American Masterpieces from Dryads Green Gallery
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Artist Name:         Franklin B. DeHaven
Artist Dates:        
Painting Title:      
Painting Date:       Undated
Oil on  Canvas
Signed Lower Right
Private Collector
Size Unframed:   
30 x 24
Size Framed:        
38 x 32
Frame Condition: 
Handcarved Antique
Artist Best Price:  
Offered At:          
Curator's Comments: DeHaven was born in Bluffton, Indiana, in 1856. Thirty years later the Hoosier turned up in New York, where he became a pupil of George Henry Smillie. At the time Smillie had married and was sharing a Bronxville, New York studio with his wife and brother. Smillie was active at the National Academy of Design, where he became Secretary in 1892, and he helped introduce DeHaven to a number of pre-turn-of-the-century New York artists. DeHaven was admitted to membership in the NAD, where he went on to  exhibit for nearly fifty years, and he was the recipient of the Silver Medal at the St. Louis Exposition in 1904. DeHaven also associated with the Salmagundi painters and joined the loosely allied painters who summered in Old Lyme and Mystic, Connecticut.
Smillie taught DeHaven classical landscape painting in the Hudson River school model, but with much added important Barbizon influence. And through Smillie, DeHaven also came to know Tonalism and its Luminist high point. But we think De Haven clearly advanced beyond Tonalism in his best works, emphasizing a poetic, romanticized natural scene with a gold, silver and turquoise palette. As Whittier Montgomery wrote about these significant paintings, "one feels in all, not merely the man’s ability as a draughtsman and technician, but the scope of his sympathies and the genuine character of his interpretation." The emphasis here falls on character, meaning DeHaven’s ability in his best work to render natural processes, as he does here with the passage from sky to stream that resonates with the water cycle. DeHaven, known as “Pop” to his friends, was also very active in the Allied Artists of America. We believe he came under the influence of his fellow painter Ernest Albert (1857-1946), who was also deeply involved in the AAA group. Albert made his money as a scenic designer and also heavily emphasized a romantic viewpoint using more suffused pastel coloration.

Elements of Albert’s style are clearly present  in the work we offer, but we also agree on much of what Butts says about DeHaven’s earlier work, where he sees “framed between the dark browns and grays of the foreground and the lavender-mauves of the lowering sky, the silver-white water layered with golden ochre reeds and crossed by the calligraphic silhouettes of trunks and branches in a tightly composed evocation of the Japanese screens that had been such a pervasive influence on American painting and decorating for decades.” In our work, the gold jumps up to the leaves of the very “calligraphic” birches themselves, as the water moves toward us in a flowing, but slowly in a graceful dance.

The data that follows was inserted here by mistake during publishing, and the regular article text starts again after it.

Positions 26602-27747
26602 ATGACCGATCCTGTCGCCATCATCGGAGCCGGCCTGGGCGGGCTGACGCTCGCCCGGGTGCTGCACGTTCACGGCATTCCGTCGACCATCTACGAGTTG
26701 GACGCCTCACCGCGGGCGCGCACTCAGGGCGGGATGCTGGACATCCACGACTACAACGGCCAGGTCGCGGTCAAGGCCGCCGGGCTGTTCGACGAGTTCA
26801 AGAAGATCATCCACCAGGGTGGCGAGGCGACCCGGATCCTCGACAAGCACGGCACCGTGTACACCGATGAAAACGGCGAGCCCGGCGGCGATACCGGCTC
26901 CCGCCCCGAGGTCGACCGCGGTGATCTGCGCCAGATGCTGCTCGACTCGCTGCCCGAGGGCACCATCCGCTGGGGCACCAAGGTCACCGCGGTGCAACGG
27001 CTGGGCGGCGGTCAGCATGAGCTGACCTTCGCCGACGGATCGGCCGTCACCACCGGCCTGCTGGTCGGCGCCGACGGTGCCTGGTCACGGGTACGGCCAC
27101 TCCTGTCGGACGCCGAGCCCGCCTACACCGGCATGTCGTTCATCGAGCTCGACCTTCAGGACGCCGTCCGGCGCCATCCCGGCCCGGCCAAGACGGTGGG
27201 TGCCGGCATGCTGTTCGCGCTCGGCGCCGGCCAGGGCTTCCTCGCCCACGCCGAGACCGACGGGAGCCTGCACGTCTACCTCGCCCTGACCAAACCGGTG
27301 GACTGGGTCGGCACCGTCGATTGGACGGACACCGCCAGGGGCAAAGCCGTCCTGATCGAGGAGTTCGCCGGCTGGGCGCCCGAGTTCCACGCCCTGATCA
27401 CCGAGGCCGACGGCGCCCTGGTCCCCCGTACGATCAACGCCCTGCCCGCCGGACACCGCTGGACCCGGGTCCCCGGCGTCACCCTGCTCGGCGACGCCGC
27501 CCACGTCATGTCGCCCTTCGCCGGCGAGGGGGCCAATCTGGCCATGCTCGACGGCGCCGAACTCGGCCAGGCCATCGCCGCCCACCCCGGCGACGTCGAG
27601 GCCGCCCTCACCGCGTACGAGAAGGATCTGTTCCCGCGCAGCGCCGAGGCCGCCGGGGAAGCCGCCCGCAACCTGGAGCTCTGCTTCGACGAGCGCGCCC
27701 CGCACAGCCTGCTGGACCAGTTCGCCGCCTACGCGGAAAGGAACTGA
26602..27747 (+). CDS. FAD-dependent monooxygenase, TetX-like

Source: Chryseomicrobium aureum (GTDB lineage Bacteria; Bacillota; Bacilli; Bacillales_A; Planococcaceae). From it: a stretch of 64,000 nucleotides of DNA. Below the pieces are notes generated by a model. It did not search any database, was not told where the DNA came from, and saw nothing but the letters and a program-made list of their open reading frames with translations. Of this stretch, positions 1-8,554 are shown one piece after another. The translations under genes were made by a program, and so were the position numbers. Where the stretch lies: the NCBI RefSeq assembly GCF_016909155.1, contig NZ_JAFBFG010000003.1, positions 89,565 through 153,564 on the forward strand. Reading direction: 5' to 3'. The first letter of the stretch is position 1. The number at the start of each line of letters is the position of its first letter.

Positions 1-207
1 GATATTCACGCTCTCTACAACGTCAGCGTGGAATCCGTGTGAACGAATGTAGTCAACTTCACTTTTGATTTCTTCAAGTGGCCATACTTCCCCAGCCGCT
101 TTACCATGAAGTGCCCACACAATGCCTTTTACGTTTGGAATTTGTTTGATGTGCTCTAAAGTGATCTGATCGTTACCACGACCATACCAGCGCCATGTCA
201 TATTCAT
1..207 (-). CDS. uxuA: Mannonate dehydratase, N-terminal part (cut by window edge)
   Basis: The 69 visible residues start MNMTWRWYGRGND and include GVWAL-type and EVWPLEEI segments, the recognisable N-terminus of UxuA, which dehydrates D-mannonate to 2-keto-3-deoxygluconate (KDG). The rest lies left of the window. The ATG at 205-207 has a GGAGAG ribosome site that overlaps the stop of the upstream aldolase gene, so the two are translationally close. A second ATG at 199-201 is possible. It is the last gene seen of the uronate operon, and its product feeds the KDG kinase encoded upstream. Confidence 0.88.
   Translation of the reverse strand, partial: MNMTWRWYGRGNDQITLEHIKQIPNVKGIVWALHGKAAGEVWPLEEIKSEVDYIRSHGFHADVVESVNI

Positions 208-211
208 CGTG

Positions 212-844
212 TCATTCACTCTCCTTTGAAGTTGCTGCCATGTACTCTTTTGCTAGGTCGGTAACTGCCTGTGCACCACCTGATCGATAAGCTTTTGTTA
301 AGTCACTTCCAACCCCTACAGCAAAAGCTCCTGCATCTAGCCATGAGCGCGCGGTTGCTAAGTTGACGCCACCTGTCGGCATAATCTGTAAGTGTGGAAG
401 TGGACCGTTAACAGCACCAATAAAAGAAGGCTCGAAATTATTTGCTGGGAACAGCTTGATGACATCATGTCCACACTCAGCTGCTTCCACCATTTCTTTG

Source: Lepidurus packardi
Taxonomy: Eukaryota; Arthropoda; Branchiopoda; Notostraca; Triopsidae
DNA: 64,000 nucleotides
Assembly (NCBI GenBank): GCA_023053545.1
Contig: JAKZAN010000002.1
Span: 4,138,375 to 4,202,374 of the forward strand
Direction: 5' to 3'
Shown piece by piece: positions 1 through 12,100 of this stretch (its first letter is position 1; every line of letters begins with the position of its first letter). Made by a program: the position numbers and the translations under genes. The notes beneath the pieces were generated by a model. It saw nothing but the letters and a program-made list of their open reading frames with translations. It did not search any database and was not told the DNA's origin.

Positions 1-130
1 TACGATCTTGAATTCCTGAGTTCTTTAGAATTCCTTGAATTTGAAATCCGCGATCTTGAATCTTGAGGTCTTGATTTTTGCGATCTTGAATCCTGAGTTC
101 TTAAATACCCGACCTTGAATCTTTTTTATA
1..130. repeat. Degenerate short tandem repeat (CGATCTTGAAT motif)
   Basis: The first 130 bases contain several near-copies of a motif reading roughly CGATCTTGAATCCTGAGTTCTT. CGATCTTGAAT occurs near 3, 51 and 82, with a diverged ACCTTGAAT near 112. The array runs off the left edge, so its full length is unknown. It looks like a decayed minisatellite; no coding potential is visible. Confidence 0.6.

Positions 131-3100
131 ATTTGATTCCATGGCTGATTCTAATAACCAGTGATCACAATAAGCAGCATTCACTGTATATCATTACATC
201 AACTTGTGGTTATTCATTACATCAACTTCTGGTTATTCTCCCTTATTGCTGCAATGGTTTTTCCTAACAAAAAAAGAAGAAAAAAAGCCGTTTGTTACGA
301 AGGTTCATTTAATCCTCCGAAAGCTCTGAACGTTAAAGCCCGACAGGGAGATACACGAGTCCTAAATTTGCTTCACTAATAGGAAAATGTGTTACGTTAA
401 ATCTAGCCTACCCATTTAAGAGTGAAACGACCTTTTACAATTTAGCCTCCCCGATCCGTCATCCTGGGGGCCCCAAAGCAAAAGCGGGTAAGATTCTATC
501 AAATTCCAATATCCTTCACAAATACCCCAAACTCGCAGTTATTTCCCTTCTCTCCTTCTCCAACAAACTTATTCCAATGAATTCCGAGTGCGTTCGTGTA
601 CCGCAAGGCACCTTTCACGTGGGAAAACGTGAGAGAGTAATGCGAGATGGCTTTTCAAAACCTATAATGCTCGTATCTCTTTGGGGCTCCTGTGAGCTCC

Birch Creek, ca. 1910
Another Representative View
We show Birch Creek and another similarly romanticized work from this period for comparison, and each proves  how right Butts is when he continues: “The brushwork is impressionistic, as are the individual touches of orange, olive, lavender, and ochre which enliven the fallen leaves in the foreground …scumbling and impasto further enrich the painted surface. The patterned repetition of verticals and horizontals, the closely controlled tonality, and the pale, light which casts no shadow all contribute to the calm atmosphere.” However, where Butts saw “wistful melancholy,” we think that these romanticized landscapes make De Haven’s value because of their emphasis on nature as the shared artist, composing its own masterpiece.
Our work has been repaired, with minimal inpainting, and black light shows that the signature is in the painting. Framed in a hand-carved wooden frame tinted with a putty wash. We took the frame to our framer for a new guilt liner, and our framer was very happy to identify a piece that he insisted was carved by his own father in the late 1920s and estimated  a value of $1,000 on the frame alone.
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